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Performance refers to the speed with which programs are executed in a particular language implementation. While a language such as APL cannot inherently be fast or slow, it is often described as being suitable to high-performance implementation, and there are many APL implementations focused partially or exclusively on performance. Currently-developed array-family implementations that advertise high performance include Dyalog APL, J, K (both Kx and Shakti), and Q, while research projects focused primarily on performance include APEX, Co-dfns, SaC, Futhark, and TAIL.

While dynamically-typed interpreted languages are typically considered to be slow (that is, by nature they lead implementations to run slowly), APL code which uses primarily flat arrays has been described as an excellent fit for modern hardware,[1] and Dyalog APL can in some cases perform better than straightforward C implementations.[2][3] Taking advantage of a high-performance implementation often requires writing in a flatter style, with few or no boxes or nested arrays, and compiled or GPU-based APLs may not fully support nested arrays.

Performant implementation

Even the first APL implementation, APL\360, was considered fast for an interpreted language: Larry Breed said it executed programs "often one-tenth to one-fifth as fast as compiled code". He attributed its high performance to fast array operations with development guided by analysis of user code, and its low system overhead to a well-implemented superviser with complete control over system resources.[4] Performance of system operations remained a point of focus for various dialects in the time-sharing era, but in modern times resources such as files are always simply accessed through the host operating system.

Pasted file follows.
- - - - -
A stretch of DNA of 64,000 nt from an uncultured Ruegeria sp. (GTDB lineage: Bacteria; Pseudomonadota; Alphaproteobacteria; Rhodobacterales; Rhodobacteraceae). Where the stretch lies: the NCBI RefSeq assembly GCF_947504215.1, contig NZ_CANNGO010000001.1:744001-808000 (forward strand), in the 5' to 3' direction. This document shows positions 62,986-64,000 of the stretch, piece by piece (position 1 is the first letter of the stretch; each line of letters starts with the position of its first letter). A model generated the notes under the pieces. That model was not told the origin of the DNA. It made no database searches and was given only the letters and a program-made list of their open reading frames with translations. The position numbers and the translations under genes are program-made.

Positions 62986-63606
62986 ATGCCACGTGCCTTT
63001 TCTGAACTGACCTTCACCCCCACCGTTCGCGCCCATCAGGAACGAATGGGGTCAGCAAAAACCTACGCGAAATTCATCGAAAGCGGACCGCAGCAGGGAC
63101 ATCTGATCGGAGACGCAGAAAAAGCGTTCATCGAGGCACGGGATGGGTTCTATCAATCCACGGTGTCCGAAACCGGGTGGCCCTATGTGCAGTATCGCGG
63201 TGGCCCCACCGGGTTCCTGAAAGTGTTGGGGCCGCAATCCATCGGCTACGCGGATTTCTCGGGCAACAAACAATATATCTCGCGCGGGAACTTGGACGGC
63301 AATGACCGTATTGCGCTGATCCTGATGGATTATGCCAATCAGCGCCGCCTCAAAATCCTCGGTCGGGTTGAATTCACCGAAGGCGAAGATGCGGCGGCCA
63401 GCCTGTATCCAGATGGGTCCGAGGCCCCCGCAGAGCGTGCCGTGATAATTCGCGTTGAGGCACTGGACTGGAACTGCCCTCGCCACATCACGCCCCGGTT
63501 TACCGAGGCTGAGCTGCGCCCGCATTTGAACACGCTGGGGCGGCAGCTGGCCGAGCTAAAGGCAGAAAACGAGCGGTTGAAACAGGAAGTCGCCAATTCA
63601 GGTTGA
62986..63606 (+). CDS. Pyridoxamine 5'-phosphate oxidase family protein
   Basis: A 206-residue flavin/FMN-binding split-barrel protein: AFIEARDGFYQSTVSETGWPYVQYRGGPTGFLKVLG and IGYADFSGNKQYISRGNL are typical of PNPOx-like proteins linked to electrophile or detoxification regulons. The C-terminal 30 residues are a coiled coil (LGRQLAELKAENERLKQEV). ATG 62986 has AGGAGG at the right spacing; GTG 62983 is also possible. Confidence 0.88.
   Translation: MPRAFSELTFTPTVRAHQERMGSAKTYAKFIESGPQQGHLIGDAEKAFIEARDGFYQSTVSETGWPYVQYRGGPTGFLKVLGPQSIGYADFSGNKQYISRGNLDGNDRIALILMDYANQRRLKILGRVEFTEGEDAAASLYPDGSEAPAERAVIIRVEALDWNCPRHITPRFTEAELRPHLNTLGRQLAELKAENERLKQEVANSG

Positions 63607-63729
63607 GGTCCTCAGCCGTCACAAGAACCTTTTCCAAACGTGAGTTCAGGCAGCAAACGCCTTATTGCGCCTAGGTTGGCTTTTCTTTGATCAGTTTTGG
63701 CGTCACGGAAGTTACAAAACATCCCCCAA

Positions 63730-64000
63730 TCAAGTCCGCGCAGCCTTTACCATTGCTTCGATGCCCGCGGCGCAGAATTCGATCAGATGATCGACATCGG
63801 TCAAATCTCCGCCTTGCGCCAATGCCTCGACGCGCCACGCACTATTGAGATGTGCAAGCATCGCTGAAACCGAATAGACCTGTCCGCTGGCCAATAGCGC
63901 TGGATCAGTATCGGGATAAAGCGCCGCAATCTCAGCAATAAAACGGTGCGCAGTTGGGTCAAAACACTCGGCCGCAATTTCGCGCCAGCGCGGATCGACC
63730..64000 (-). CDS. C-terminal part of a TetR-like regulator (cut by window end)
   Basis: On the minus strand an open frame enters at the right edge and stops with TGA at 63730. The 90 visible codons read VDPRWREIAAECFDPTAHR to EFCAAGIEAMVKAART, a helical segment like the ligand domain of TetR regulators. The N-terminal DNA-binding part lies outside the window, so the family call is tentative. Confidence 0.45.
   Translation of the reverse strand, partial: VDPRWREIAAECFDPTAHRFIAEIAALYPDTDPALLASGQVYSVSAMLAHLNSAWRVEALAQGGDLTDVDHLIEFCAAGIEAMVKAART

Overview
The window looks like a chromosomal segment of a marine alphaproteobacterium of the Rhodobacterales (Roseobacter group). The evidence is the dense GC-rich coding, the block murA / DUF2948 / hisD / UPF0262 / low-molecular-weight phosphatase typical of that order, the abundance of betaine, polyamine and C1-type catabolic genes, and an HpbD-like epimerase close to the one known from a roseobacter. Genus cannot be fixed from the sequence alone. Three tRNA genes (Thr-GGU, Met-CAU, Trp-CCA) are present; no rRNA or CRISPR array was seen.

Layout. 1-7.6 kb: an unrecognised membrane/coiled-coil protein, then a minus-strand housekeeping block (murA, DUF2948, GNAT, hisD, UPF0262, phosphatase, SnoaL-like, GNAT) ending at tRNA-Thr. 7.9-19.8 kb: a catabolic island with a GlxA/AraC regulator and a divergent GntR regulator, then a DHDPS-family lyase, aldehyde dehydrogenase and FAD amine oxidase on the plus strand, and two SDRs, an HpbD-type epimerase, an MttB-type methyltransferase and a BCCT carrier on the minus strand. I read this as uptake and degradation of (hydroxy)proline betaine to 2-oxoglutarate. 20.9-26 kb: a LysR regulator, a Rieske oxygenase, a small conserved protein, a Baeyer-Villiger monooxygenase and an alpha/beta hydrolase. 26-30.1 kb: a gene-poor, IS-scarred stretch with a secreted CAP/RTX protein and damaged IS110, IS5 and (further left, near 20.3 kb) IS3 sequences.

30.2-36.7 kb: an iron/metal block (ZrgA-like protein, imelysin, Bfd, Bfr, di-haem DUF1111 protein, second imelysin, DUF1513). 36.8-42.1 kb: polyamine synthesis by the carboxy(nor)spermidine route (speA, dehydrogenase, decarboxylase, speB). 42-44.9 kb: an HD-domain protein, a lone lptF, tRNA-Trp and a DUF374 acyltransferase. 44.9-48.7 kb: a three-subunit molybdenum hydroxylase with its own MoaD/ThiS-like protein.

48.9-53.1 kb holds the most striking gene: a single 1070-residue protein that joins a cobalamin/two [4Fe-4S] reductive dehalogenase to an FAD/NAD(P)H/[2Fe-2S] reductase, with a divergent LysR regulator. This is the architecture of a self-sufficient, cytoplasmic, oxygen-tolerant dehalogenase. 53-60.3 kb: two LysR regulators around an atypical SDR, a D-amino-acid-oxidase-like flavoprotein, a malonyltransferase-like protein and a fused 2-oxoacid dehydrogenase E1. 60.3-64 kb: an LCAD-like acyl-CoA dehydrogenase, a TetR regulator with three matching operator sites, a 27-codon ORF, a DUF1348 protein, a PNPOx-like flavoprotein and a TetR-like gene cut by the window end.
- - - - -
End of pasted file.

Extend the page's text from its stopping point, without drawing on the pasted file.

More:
Internal datatypes

Main article: Internal type

Most APLs expose only a small number of scalar types to the user: one or two numeric types (such as double-precision real or complex numbers), and a single character type. However, for performance reasons these types can be implemented internally using various subset types. For example, APL\360 uses numeric arrays of 1-bit Booleans, 4-byte integers, or 8-byte floating point numbers, but converts between them transparently so that from the user's perspective all numbers behave like 8-byte floats (as this type contains the others). In Dyalog APL this hierarchy is significantly expanded, adding 1-byte and 2-byte integers as well as 16-byte complex numbers containing the other types (however, Dyalog also allows the user access to decimal floats if requested, which breaks the strict hierarchy).